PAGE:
Effect of Timing of Chronic Preoperative Aspirin Discontinuation on Morbidity and Mortality in Coronary Artery Bypass Surgery

Study Questions:

Does timing of aspirin discontinuation prior to coronary artery bypass grafting (CABG) affect outcomes?


At the Cleveland Clinic, 2,298 chronic aspirin (ASA) users discontinued ASA 6 or more days before CABG (early discontinuation), and 1,845 took ASA within 5 days of the surgery (late use). Propensity score analysis to better match groups based on 31 variables resulted in 1,519 well-matched pairs of patients (73%).


There was no significant difference between those with early discontinuation and late ASA use with regard to the composite outcome of in-hospital mortality, myocardial infarction, and stroke (1.7% vs. 1.8%, p = 0.80). Late use was associated with more intraoperative transfusions (23% vs. 20%, p = 0.03) and postoperative transfusions (30% vs. 26%, p = 0.009), but a similar number of reoperations for bleeding (3.4% vs. 2.4%, p = 0.10).


The authors concluded that among patients undergoing CABG, late discontinuation of ASA resulted in no difference in postoperative cardiovascular outcomes; however, there was an increased transfusion requirement.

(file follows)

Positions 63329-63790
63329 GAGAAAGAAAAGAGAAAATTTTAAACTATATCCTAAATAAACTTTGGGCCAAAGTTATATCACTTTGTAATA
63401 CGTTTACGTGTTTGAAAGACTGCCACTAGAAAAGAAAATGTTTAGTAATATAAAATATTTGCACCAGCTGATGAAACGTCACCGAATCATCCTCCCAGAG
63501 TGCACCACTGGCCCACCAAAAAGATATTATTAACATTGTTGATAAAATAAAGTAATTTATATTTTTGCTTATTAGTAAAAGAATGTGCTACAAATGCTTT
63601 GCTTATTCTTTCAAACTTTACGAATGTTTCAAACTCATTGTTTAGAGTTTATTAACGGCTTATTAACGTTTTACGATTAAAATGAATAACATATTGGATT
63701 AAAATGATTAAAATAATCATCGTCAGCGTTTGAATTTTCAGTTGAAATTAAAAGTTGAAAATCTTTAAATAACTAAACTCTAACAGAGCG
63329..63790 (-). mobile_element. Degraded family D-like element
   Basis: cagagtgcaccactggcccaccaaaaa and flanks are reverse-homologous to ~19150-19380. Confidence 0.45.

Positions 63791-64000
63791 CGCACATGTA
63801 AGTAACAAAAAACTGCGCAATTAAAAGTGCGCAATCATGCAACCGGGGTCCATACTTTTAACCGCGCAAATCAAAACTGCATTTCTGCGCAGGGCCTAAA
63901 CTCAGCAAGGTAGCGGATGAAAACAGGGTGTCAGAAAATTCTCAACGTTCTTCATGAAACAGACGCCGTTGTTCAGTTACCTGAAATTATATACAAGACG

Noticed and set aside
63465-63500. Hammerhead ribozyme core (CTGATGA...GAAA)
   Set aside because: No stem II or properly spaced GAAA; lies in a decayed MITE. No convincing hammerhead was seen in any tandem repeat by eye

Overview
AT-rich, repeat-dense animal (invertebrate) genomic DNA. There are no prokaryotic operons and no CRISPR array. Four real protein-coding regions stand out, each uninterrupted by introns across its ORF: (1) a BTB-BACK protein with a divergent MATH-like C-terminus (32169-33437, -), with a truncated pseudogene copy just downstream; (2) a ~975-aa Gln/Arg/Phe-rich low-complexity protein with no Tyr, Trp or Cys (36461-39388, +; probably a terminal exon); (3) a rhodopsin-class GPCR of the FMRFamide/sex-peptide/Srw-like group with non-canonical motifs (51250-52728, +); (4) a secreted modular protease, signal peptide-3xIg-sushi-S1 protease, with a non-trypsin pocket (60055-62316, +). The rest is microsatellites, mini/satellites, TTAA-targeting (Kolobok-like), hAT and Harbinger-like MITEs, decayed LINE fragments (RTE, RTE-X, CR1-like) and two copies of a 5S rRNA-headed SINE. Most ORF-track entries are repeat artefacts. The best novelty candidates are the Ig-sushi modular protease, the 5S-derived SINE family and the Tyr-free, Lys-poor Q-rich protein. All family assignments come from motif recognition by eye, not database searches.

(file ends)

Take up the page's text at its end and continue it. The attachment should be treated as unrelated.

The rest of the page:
Guidelines regarding discontinuation of ASA prior to CABG vary widely. While continuation of aspirin may increase bleeding risk, aspirin use may reduce perioperative thrombotic vascular complications. Although the current study was nonrandomized and retrospective, the authors used propensity analysis in attempts to compare two ‘matched’ groups that discontinued ASA within 5 or greater than 6 days prior to CABG. Considering variability in the response to ASA, these groups may not be that different; however, increased bleeding was noted in the group of patients with late ASA discontinuation without evidence of benefit. It would be interesting to compare a group that continues ASA up to the day of CABG, as benefits may outweigh risks in this setting. A randomized, controlled trial is needed to address this important issue.

Clinical Topics: Cardiac Surgery, Invasive Cardiovascular Angiography and Intervention

Keywords: Blood Transfusion, Myocardial Infarction, Stroke, Reoperation, Hospital Mortality, Coronary Artery Bypass

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